When the movie Lincoln came out a few years ago I felt like it encountered a lot of resistance less for what it was and more for what people assumed it would be. I think what they assumed it would be is a movie not unlike what Darkest Hour is actually like. I wouldn’t exactly say that the movie is a hagiography it’s certainly a movie that’s been made for people who are already very much believers in Churchill’s legacy. The film isn’t afraid to show him as a drunken old man at times but it’s not very interested in challenging his worth as a leader. The film actually serves as a sort of “Last Temptation of Churchill” and ponders what would have happened if the man whose entire legacy was built on his uncompromising certainty in the importance of fighting Nazism had considered surrendering rather than fighting. I’m not sure I buy that this was something that Churchill really dithered over as much as is shown and I also doubt there was really as much pressure being put on him to do so as is depicted here and the sequence it invents to depict how he made his final decision is frankly corny and ridiculous.
Gary Oldman is of course really good here, possibly too good. The film is very interested in showing some of Churchill’s vices, which is important as you want to illustrate why so many of Churchill’s colleagues and rivals doubted him at this point. Oldman is almost too good at making Churchill seems like a mumbling drunken old man, to the point where you really don’t get how this guy ever pulled himself together enough to be this beloved figure that he is. There are some other solid actors here like Ben Mendelsohn, who has the unenviable task of playing King George VI after Colin Firth more or less defined the role of “Bertie” in The King’s Speech but does a pretty good if not wildly memorable job just the same. Ronald Pickup is also quite good here as Neville Chamberlain, a tragic figure that I almost would have wanted to see at the center of a film like this and Kristin Scott Thomas is good as Churchill’s wife even if she doesn’t have a lot of screen time. Lily James is also good here as Churchill’s secretary, but I’m not exactly sure why her character is in the movie. She seems like she’s meant to be an audience surrogate but the movie isn’t actually from her perspective most of the time and in many ways she kind of seems like a remnant of an earlier draft of the screenplay where it was.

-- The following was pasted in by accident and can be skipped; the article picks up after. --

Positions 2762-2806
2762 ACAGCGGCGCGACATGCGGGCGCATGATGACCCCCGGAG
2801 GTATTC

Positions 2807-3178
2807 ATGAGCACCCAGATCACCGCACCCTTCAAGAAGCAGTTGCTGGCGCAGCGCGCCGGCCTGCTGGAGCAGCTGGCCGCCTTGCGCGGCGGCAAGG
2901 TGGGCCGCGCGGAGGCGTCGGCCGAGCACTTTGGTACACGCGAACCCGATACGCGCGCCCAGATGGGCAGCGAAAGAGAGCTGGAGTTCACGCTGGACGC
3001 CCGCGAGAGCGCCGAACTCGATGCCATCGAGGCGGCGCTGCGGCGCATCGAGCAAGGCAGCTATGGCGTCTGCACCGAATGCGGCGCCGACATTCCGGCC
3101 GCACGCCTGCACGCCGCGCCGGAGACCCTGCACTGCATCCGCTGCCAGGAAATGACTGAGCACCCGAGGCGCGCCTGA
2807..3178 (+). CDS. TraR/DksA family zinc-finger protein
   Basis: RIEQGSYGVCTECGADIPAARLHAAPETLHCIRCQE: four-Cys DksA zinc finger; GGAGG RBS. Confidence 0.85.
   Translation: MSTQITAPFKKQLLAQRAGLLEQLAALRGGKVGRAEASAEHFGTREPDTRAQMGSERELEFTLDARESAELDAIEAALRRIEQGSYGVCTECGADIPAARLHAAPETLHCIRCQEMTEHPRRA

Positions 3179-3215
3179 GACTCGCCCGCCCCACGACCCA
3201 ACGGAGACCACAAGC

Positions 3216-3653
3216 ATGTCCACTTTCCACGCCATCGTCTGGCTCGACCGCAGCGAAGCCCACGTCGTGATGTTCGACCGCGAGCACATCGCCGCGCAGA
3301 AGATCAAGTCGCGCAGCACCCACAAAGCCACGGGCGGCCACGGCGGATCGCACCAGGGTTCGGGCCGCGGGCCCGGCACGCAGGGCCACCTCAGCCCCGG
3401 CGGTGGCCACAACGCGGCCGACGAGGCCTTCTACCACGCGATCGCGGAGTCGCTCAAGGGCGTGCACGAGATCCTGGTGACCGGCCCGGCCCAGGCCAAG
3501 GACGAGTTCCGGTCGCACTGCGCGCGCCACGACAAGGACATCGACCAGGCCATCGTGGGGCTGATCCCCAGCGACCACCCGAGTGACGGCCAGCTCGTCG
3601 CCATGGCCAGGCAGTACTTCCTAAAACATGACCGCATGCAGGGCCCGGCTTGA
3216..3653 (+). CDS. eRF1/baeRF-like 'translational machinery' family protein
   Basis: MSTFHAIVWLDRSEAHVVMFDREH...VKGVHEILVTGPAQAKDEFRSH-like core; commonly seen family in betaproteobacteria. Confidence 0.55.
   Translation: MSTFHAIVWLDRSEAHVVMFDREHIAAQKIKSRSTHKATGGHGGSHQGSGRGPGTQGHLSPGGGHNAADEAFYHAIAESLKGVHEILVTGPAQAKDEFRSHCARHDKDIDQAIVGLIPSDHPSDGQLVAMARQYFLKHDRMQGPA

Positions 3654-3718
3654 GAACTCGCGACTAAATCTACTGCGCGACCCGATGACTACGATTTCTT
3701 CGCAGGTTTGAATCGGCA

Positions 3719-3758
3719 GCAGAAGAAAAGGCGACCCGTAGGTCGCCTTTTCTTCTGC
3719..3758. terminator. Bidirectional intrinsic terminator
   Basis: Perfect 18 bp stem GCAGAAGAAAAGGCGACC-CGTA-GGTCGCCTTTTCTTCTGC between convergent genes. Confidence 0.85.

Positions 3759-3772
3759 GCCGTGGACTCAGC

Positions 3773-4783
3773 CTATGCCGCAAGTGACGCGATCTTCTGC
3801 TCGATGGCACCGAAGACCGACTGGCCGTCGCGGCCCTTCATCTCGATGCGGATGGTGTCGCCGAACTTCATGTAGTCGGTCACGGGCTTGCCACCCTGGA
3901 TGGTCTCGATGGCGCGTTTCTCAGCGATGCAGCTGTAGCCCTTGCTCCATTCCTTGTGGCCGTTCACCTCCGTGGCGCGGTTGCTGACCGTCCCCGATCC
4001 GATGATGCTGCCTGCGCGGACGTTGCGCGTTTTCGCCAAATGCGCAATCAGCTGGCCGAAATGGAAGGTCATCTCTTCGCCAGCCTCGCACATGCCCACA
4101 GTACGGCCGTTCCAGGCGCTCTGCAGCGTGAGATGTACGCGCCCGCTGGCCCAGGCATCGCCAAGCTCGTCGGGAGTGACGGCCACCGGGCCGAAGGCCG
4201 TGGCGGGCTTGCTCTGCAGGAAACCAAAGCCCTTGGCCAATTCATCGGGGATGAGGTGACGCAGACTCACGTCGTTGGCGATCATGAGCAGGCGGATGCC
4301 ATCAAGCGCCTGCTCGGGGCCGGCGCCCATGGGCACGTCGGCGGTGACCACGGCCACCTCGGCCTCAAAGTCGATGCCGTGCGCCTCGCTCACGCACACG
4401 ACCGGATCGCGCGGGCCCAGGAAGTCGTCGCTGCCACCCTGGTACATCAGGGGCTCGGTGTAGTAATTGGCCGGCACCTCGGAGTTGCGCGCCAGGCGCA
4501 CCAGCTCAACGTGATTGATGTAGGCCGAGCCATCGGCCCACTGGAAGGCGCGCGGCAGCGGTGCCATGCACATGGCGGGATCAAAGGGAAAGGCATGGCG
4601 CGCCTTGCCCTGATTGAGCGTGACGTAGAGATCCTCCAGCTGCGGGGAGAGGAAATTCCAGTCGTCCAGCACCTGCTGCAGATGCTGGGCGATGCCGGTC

Darkest Hour isn’t a bad movie so much as it’s a poorly timed movie. A year or two ago a movie about the political machinations going on in the background of the Dunkirk evacuation would have seemed like fresh ground for a film but Christopher Nolan kind of made a movie this year called Dunkirk which showed the evacuation itself in visceral detail. Darkest Hour by contrast feels like little more than a crappy sub-plot that Nolan knew better than to put in Dunkirk to keep from slowing it down. The experiences of soldier’s fighting for their lives is always going to be more cinematic and interesting than the old white men bickering in dark, sometimes literally smoke-filled, rooms. And even if Nolan hadn’t made that film earlier I’m still not sure that 2017 is the best year to try to get audiences to root for a large and somewhat unconventional conservative leader to stick to his guns while in the presence of establishment doubters. The bigger problem here though is just an absence of anything overly compelling. Director Joe Wright adds a couple of interesting flourishes but does nothing to write home about and the script is not insightful enough about its subject to really add much to the conversation about him.